09/13/2013 12:27 pm ET Updated Feb 02, 2016

Masha Bast, Top Russian Lawyer, Comes Out As Transgender In Protest Of Anti-Gay Laws

Masha Bast, Chairwoman for the Association of Russian Lawyers for Human Rights, has come out as transgender in protest of Russia's anti-gay legislation and recent crackdown on lesbian, gay, bisexual and transgender (LGBT) individuals. In the past, Bast has overseen some of the most high-profile, politically-charged legal battles in the country. She also identifies as bisexual.

In a press release dated last week, Bast announced that she would no longer be living her life as Yevgeny Arkhipov, but as Masha Bast. The activist also extended an invitation to readers to follow her journey via Facebook, as she undergoes hormone treatment and surgeries in order to make her physicality correspond with her gender identity.

In a recent question and answer interview with The Moscow Times, Bast adressed questions surrounding her advocacy, gender identiity, and attempted to clarifiy what it means to be transgender within the hostile anti-LGBT Russian climate.

When asked about her decision to come out publicly now, she responded:

There were three reasons for my decision. First, it would have been very difficult for me personally not to come out. Second, having represented people in the Manezh Square, Primorsky partisans, and Bolotnaya cases, when those finished up I finally had the opportunity to come out. Third, my coming out was a protest against what is going on in Russia today. I couldn't just sit there and do nothing.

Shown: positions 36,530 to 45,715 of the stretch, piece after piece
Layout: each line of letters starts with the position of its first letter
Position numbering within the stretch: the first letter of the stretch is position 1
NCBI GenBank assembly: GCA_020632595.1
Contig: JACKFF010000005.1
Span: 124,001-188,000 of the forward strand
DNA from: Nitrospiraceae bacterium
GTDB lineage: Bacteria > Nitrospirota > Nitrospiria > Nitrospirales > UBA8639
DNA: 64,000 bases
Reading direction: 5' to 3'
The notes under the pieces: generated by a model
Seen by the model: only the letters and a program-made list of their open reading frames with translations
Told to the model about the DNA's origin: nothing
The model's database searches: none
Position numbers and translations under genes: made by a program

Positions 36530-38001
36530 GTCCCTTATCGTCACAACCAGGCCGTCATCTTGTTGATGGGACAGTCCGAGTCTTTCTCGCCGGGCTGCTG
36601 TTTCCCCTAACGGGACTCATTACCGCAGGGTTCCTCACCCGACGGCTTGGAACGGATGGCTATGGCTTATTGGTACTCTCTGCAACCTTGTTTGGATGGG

She went on to explain her gender identity in further detail, noting in part:

There are people who actively choose their gender, and there are people who don't think about it, or they try and avoid questioning it because of their religious beliefs or other reasons. Those who choose to decide their own gender because their internal gender doesn't match their external appearance are called transgender, especially when they take visible steps to make their external gender match their internal gender. I don't think of myself as transgender though — I just think of myself as a woman. I do, however, consider myself part of the LGBT community because we are all in the minority.

Calling the gay propaganda law "completely wrong," she went on to note, "I remember being 10 and wanting to be a girl and putting on girl's clothes. I didn't understand what was happening to me ... I went to dances dressed as a girl back when I looked more feminine."

You can read the whole interview at The Moscow Times, and be sure to follow Bast's journey via Facebook and YouTube.

Russia's anti-gay "propaganda" law has enabled and galvanized a culture of fear and violence for LGBT citizens, resulting in public acts of violence and radical anti-gay discourse from the mouths of Russian officials.

Most recently, Russian politicians are attempting to push a bill that would take children away from their LGBT parents, resulting in a prominent activist threatening to out closeted Russian politicians that vote for the bill to pass. Well-known Russian news anchor Anton Krasovsky was also fired in mid-August after coming out while on the air.



15 Things To Know About Being Transgender By Nicholas M. Teich